Why? A constant insistence that your story is of grave importance and is to be taken super-duper seriously at all times is such a turn off. There’s not one uplifting moment in this dreary, faux-gritty underdog movie. As boxing movies go it has a typical character arc, but without any unique element to set it apart, Southpaw falls through the cracks of the genre’s other offerings. Rocky was epic and inspiring, Raging Bull was brutal and stunning, Rocky III was hilarious – IV even more so – and even martial arts movies such as Warrior had an emotional heartbeat and a couple of laughs. Jake Gyllenhaal’s pro boxer is just a shredded selfish thug who listens to Eminem shout ‘I am phenomenal’ into a mic, and then throws hissy fits when that doesn’t turn him into a phenomenon. Forrest Whitaker ‘s trainer/mentor character is a walking, talking, one-eyed stereotype and 50 Cent is in the film too, so, that’s the sort of film it is. One with 50 Cent in.
Worst Moment: Multiple haymaker cringes are unleashed on the sentient viewer sitting through Southpaw. The most stupidly executed part of the whole film is Jake Gyllenhaal’s wife getting shot in the stomach during a sporting awards ceremony to create the incentive for the advancement of his boxing career. The way the murder plays out is comical. Gyllenhaal may as well have become Batman, for all the realism on display.
2. Jurassic World
Why? This is not a film, this is a product. Was it actually co-written by the CEOs of Pepsi, Sony, Mercedes, and Starbucks? The level of product placement, my friends, is too goddamned high! It is focus-group consumerist orientated trumpet blowing fuckerage that preys on the whole adult world’s senses of nostalgia and belief in human decency, only to throw those sentiments back into their faces after mixing them with concentrated acid. Then there’s the general plasticky feel of each and every scene, the far from convincing VFX, two of the most annoying child actors to ever disgrace the silver screen (we’re talking worse than the punks in The Happening), and a plot as cookie cutter formulaic as the playdo pieces pushed through the Jurassic World tie-in dinosaur-shaping playdo moulds.
Jurassic World is the third highest grossing movie of all time, which is a disgrace, but can partly be explained by the outrageous cost of the 3D tickets and the growing overall human population. There’s a three minute montage parody with 2,900 views called Jurassic Memes that is more entertaining than this film, and you’d do well to watch it over this brontosaurus-sized turd directed by corporation puppet whore Colin Trevorrow, whose next project is Star Wars episode IX aka The Guaranteed Worst Chapter in the New Trilogy. For shame.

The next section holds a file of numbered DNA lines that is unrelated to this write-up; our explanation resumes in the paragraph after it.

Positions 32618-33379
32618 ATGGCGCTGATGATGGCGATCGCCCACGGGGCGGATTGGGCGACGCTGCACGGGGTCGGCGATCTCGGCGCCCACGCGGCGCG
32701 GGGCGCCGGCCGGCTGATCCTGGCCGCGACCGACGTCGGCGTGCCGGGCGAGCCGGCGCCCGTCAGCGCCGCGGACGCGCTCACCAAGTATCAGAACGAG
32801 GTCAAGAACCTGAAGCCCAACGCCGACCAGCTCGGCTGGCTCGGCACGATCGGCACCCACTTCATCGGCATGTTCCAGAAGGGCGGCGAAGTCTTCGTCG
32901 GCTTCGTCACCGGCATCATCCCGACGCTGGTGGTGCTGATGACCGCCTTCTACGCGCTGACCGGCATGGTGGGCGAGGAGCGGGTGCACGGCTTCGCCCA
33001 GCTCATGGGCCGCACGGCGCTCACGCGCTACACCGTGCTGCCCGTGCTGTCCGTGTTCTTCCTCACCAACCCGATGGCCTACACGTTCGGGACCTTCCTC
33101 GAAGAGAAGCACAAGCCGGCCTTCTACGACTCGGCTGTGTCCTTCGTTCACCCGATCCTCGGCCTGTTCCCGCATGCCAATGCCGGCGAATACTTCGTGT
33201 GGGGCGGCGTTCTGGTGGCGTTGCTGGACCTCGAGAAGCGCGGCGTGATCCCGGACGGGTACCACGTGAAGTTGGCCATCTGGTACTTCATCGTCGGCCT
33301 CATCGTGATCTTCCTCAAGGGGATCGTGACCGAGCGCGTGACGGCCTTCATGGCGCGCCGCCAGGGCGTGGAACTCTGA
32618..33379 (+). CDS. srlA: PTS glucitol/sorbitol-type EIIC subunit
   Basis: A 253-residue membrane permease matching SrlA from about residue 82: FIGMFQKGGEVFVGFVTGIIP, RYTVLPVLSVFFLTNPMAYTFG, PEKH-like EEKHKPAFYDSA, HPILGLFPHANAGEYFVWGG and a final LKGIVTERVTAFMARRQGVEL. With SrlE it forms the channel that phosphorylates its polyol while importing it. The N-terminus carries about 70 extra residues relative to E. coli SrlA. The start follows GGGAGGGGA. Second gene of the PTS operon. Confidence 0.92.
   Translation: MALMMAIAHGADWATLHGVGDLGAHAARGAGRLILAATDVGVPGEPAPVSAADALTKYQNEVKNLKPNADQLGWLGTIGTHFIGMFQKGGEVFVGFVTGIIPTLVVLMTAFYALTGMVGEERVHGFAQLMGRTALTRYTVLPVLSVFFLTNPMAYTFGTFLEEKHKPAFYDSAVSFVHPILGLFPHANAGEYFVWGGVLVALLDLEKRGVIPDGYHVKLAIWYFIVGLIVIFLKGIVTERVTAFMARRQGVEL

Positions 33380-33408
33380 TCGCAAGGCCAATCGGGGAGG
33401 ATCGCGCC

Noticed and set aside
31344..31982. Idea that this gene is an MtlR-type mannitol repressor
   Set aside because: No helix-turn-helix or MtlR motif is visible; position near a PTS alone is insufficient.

Worst Moment: Chris Pratt polishing off a cool drinky drink of glass bottled Coca Cola, then glancing admiringly at said bottle. Not Diet, but full fat Coke. Because real men aren’t afraid of a few calories. Drink Coke. Drink it. Drink iiiiiiitt.
1. A Walk in the Woods
Why? Garbage. Tourist-board funded garbage. Masquerading as a well-meaning adaptation of a beloved Bill Bryson travel book of the same name, A Walk in the Woods takes Nick Nolte and Robert Redford on a brutal journey fraught with peril, friendship-altering moments and self re-discoveries all along the way. Some of the worst and most tired gags known to man are in here. People falling into water when trying to safely traverse a river is just not funny. Especially so when they don’t drown. The screenplay is as dumbed down as they come, obviously having gone through many heavy edits and multiple writers, and as far as one can tell there isn’t much correlation between the dramatic events of the film and the real events in Bryson’s book. The Appalachian trail, the backdrop for every scene, is commented upon favourably and regularly – while it is breathtaking, the real reason is that the film was largely funded by the Georgian tourist board. The whole film is an advert,as the credits reveal.
Lines like – “Oh gee, what a nice bed and breakfast. Sure am glad we came here to INSERT TOWN NAME in Georgia, what with all these lovely accommodating people in the tourist industry”, or, “Woah, just take a look at that view for a few more seconds. How incredible, and how lucky we are, to be here in this majestic place of nature right here on the Georgian Appalachian trail, which has guided tours that can be tailored to hikers of all ages and abilities” – would not feel too out of place. It’s a borderline promotional piece, but legitimised with Bill Bryson’s name slapped onto it. He’s not had much to say about the film, favourably or no, but his public silence hints at his private disdain for what has been done with one of his most popular works.
Worst Moment: Nick Nolte declares himself a ‘pantyologist’ in an attempt to seduce a triple-plus-sized Laundromat maiden. Not that he isn’t overweight too. Just, they make a more marked point of her being fat. It’s part of the humour, you see.
Here is a video of the Bunk Bed ‘gag’ from A Walk in the Woods:
I know. That was tough wasn’t it? You got through it unscarred though. But, alas, it was just a warmup for the horrors to come. Dare you watch this next clip? Dare you ruin Nick Nolte’s career for yourself, and cinema as a whole, forever?
Jolly Christday and a Minced New Year, everybody!